SNL’s position in our political entertainment sphere, a review

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Predictably, Saturday Night Live (SNL) had an opinion on midterms – and just as predictably, this opinion tries to balance appealing to both the left and the right. While some jokes land fairly liberal, much of this past weekend’s episode vocally attempted to stand outside party lines.

The latest episode begins with a sketch wherein Jeff Sessions, recently fired by Donald Trump, is cleaning out his desk. Numerous jokes allude to his old age and presumably degenerate upbringing, with Sessions bringing out the cardboard box he says he was born in. Sessions also pulls out a mug advocating hate with a confederate flag on it. He begins singing an Adele’s “Someone Like You” as the sketch finishes.

The last moments include Robert Mueller bidding Sessions farewell, alluding to details in the Russia Investigation. Afterwards, Sessions advises him to not be “cocky,” because it’s likely that Trump will fire Mueller too. They embrace and sing more Adele as they shout “Live from New York, it’s Saturday Night!”

As with many opening sketches deriding the Republican Party in the White House, the President, his colleagues and children are depicted with stupidity. While it insults the presidential staff and depicts topical moments of idiocy from the past week, the casual focus on idiocy lingers even on more serious issues, such as when, as the opening sketch nears the end, Sessions casually comments that he’ll still be up to no good – causing one to wonder what role humor plays in the depiction of our news.

While SNL is definitely not claiming to be a news source, it does claim a position of authority and spokesmanship within American entertainment. Does the humor it employs become a coping mechanism for our malfunctioning government, or does placing a comedic spin on people who abuse their power normalize their abuse?

These are not easy questions to answer and I don’t have a definitive response. However, it is important to keep these in mind when watching. I believe it is our responsibility as citizens to play an active role in the entertainment we digest, thinking about it rather than simply absorbing it.

Another SNL sketch from this past weekend features a playful music video where people gather together, despite their major differences, to celebrate their shared minor dislikes. These are things like people swiping through photos too much, the word crotch and wet jeans.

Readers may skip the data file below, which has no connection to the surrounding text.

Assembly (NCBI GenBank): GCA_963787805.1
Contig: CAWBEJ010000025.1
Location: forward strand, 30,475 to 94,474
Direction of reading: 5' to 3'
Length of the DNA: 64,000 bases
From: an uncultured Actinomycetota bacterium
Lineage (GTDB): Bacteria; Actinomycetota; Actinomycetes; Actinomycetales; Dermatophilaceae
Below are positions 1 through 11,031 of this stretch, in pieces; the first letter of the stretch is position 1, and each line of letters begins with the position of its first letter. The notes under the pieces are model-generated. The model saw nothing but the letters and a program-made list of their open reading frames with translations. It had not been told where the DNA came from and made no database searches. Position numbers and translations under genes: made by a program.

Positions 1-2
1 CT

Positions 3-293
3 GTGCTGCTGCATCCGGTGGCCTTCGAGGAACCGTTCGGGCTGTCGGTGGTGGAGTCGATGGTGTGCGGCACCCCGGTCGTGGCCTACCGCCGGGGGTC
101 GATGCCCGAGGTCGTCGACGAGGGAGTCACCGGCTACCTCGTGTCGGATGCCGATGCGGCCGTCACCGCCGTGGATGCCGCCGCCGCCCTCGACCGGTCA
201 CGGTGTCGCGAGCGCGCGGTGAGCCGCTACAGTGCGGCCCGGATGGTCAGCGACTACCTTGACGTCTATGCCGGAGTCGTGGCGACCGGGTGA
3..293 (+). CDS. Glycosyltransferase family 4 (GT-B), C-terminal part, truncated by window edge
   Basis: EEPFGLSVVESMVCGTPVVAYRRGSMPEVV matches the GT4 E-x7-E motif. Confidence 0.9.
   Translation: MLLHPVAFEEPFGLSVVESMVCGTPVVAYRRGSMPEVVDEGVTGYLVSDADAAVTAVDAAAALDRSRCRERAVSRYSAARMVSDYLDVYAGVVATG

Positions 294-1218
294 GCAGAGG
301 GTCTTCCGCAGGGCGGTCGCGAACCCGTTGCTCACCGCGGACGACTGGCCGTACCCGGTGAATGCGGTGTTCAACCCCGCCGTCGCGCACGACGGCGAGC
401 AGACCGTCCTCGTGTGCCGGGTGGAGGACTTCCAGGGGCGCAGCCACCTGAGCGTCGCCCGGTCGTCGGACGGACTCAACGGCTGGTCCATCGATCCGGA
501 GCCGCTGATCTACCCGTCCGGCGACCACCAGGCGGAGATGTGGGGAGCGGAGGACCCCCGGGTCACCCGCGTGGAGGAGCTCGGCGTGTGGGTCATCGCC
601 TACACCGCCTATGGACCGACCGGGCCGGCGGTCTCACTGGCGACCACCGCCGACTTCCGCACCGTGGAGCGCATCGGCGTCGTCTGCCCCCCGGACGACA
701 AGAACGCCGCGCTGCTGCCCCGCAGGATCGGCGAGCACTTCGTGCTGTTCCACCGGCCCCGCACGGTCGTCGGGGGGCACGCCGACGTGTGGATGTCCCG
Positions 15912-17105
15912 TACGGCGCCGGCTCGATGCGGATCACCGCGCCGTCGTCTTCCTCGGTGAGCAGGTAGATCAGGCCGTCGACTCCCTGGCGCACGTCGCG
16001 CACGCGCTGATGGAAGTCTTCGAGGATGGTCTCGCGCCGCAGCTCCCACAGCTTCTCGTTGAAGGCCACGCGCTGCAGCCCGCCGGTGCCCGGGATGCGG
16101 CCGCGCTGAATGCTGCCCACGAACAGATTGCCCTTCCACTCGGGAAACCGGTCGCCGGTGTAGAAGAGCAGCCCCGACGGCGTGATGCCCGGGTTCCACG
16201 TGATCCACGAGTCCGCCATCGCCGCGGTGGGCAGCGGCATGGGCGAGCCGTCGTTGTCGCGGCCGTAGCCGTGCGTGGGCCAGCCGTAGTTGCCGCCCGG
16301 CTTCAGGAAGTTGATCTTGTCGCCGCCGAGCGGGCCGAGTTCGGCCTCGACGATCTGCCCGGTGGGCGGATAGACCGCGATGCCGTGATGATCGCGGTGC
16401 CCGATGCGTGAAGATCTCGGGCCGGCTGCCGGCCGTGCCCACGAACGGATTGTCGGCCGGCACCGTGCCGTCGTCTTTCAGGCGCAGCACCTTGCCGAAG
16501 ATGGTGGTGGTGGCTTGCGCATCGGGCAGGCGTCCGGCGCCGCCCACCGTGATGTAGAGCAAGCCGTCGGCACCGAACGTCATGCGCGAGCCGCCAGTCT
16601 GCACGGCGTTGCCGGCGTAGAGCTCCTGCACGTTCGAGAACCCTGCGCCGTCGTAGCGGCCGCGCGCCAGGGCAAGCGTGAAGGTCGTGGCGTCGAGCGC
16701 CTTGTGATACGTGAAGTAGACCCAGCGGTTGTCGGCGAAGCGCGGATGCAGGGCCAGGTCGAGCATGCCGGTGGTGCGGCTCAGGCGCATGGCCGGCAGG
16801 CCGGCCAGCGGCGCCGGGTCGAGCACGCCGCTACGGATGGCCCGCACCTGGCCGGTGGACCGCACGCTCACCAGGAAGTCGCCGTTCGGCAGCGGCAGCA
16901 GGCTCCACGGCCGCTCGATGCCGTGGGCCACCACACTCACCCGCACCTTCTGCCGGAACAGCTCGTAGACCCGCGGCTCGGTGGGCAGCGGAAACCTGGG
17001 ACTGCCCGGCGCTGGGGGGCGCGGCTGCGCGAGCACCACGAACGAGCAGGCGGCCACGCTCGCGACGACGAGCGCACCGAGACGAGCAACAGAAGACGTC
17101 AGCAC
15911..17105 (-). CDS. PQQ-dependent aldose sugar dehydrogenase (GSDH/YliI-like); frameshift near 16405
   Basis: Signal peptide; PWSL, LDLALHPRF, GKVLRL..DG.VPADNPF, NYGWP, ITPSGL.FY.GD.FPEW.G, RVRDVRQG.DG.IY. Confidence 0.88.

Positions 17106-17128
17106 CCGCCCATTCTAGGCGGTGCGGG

The Weekend Update sketch began with midterm election details, mentioning some noteworthy winners, though it ultimately focused most on skimming through the election details and focusing on Pete Davidson’s prior insulting comments. Davidson remarks that the U.S. is unified by their hatred of him.

The theme throughout this episode seemed to be one of careful middle grounds. Although picking on the Republicans in the White House is fair game, SNL still feels obligated to make snappy commentary about the lack of unity within the U.S.

Is this true, though? Is the U.S. heavily divided based on political differences? Yes. But to insinuate an equality in that divide is complicated.

Many people speaking out against the Republican party, for example, cite their attacks against common human decency, their willingness to oppress minorities and line rich people’s pockets. Is it right for SNL to act as though the differences within the U.S. today are not important, or are easily overlooked?

But then, what is SNL’s position in our political entertainment sphere? What does SNL want to accomplish?

So far, perhaps they are doing a decent job of satisfying the majority of their viewers. With their criticism of Trump carefully obnoxious yet omnipresent, as well as their attempts to sling mud at both conservatives and liberals, it seems as though SNL would rather court both sides than make any real political commentary.

As a source of entertainment, SNL isn’t necessarily lacking. However, their stance as a political force remains murky to me.

Photo courtesy of The Hollywood Reporter

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